Statement : If Mr.M is guilty, then no witness is lying unless he is afraid

Also given in question : There is a witness who is afraid.

Given predicates :

  • G−Mr.M is guilty
  • W(x)−x is a witness
  • L(x)−x is lying
  • A(x)−x is afraid

Answer according to me is : G⟹∀x(¬L(x)⟹¬A(x))

However according to this answer site , the answer is : \begin{array}{c} G \implies \lnot \exists x: \Bigl (W(x) \land L(x) \land \lnot A(x) \Bigr )\\[1em] \equiv\\[1em] G \implies \forall x: \Biggl (W(x) \implies \Bigl ( \lnot A(x) \implies \lnot L(x) \Bigr ) \Biggr ) \end{array}

If I am wrong, kindly explain where my logic went wrong?

  • $\begingroup$ In your answer you have forgotten the part that $x$ is a witness. $\endgroup$ Jun 19, 2017 at 15:22
  • $\begingroup$ Try step-by-step "no witness is lying unless he is afraid"; the part: ""no witness is lying" must be: $\lnot \exists x \ (W(x) \land L(x))$ that is equivalent to: $\forall x \ (W(x) \to \lnot L(x))$. $\endgroup$ Jun 19, 2017 at 15:37
  • $\begingroup$ "Unless" is tricky: can be $\lor$. If so, we can write: $∀x \ [W(x)→(¬L(x) \lor A(x))]$ that in turn is equivalent to: $∀x \ [W(x)→(¬A(x) \to ¬L(x))]$. $\endgroup$ Jun 19, 2017 at 15:39
  • $\begingroup$ "Going backward" we have the equivalent: $∀x [¬W(x) \lor A(x) \lor ¬L(x))]$ i.e. $∀x ¬[W(x) \land ¬A(x) \land L(x))]$ i.e $¬∃x \ [W(x) \land ¬A(x) \land L(x))]$. $\endgroup$ Jun 19, 2017 at 15:44
  • $\begingroup$ It is the unless part that is confusing me,because I studied that p => q can be said as not p unless q and if applied to given statement, I think it is in this form. $\endgroup$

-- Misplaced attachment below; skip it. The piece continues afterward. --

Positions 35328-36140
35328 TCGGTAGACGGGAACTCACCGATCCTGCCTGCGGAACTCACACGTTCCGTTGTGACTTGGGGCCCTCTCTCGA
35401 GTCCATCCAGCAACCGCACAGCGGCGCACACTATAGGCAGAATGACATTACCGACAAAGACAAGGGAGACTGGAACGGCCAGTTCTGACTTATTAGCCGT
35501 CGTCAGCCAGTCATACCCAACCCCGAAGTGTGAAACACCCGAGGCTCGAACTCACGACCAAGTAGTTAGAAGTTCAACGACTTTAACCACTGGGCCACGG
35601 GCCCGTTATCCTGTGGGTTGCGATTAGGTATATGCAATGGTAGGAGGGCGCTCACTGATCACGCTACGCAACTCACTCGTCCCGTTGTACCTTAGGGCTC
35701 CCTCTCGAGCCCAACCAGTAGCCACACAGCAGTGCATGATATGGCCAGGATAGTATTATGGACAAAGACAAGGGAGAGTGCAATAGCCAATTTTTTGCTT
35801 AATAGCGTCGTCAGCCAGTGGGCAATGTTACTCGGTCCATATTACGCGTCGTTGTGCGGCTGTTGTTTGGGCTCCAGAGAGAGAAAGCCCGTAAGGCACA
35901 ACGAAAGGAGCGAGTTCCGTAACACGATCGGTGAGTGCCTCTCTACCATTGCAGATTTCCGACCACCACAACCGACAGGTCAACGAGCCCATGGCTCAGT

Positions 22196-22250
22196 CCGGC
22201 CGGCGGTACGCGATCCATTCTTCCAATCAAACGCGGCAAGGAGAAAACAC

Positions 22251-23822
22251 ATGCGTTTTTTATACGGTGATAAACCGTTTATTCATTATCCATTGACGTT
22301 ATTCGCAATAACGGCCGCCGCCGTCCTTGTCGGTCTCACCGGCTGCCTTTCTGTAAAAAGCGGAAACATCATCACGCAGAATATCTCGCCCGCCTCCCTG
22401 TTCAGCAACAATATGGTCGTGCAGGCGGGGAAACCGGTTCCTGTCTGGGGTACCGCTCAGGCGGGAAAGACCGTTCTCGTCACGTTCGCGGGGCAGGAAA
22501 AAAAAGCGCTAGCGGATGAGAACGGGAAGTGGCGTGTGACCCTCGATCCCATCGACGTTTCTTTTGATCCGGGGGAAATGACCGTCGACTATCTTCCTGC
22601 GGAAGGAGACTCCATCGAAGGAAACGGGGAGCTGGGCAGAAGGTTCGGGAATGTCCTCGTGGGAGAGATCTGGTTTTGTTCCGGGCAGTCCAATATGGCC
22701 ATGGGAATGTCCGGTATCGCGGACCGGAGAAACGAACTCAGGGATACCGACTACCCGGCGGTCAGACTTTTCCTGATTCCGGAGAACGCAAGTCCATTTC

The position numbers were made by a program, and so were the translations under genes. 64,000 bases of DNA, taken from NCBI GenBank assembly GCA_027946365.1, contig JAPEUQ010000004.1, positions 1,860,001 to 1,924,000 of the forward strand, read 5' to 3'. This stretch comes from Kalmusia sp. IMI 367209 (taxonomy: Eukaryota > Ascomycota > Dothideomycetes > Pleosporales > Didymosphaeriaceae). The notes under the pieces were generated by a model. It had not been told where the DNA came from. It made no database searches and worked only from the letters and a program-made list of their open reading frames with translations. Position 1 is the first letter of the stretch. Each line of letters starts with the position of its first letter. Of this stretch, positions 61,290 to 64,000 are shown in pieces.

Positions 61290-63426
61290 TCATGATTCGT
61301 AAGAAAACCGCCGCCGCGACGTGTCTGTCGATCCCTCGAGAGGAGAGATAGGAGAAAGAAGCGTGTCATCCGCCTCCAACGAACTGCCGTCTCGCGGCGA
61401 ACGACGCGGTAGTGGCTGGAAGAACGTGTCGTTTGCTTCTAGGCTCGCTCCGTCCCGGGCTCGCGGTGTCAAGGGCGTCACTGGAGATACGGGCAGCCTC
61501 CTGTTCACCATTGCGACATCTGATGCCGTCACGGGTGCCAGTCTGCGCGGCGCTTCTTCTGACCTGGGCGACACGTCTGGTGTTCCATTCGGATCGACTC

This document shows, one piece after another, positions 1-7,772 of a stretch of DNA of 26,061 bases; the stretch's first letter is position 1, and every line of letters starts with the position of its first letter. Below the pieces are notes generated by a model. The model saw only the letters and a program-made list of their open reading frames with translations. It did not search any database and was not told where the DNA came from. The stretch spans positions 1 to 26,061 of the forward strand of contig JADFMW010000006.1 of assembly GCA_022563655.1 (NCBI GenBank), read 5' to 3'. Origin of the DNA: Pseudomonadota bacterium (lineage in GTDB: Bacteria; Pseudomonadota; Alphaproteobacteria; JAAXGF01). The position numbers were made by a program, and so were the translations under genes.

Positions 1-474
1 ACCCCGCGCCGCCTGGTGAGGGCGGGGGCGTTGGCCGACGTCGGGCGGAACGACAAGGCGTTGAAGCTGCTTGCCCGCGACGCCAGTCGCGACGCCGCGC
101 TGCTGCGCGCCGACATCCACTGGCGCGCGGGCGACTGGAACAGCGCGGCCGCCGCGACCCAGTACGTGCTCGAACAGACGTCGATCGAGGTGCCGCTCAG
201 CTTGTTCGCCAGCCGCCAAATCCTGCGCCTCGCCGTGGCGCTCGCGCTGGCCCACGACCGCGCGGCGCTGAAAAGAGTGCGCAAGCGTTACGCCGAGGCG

– momo
    Jun 19, 2017 at 16:08

1 Answer 1


You made two mistakes:

  1. You forgot to say that you are talking about witnesses. So, you need to add a $W(x)$ predicate

  2. You need to say that for all witnesses $x$: '$x$ is not lying unless $x$ is afraid', which is equivalent to '$x$ is not lying if $x$ is not afraid' (whenever you see 'unless', just substitute 'of not'!) , which is symbolized as $\neg A(x) \to \neg L(x)$ You have $\neg L(x) \to \neg A(x)$, which is just the other way around

  • $\begingroup$ I have this confusion regarding unless. According to your answer, 'x is not lying unless x is afraid' is in the form q=>p. But according to this article link the statement is in the form 'not p unless q' i.e. p => q. $\endgroup$
    – momo
    Jun 19, 2017 at 16:33
  • $\begingroup$ @momo Yeah, 'unless' is always tricky! :) The article is right: 'not $p$ unless $q$' is $ p \to q$. But I was right too: if you substitite 'if not' for 'unless', you get: 'not $p$ unless q' = 'not $p$ if not $q$' = $\neg q \to \neg p$ = $p \to q$. Likewise, 'x is not lying unless x is afraid' = 'x is not lying if not x is afraid' = $\neg A(x) \to \neg L(x)$ = $L(x) \to A(x)$ $\endgroup$
    – Bram28
    Jun 19, 2017 at 16:56
  • $\begingroup$ oh okay! I understand now. Thanks a lot! $\endgroup$
    – momo
    Jun 20, 2017 at 0:19
  • $\begingroup$ @momo You're welcome. Glad I could help! :) $\endgroup$
    – Bram28
    Jun 20, 2017 at 0:45

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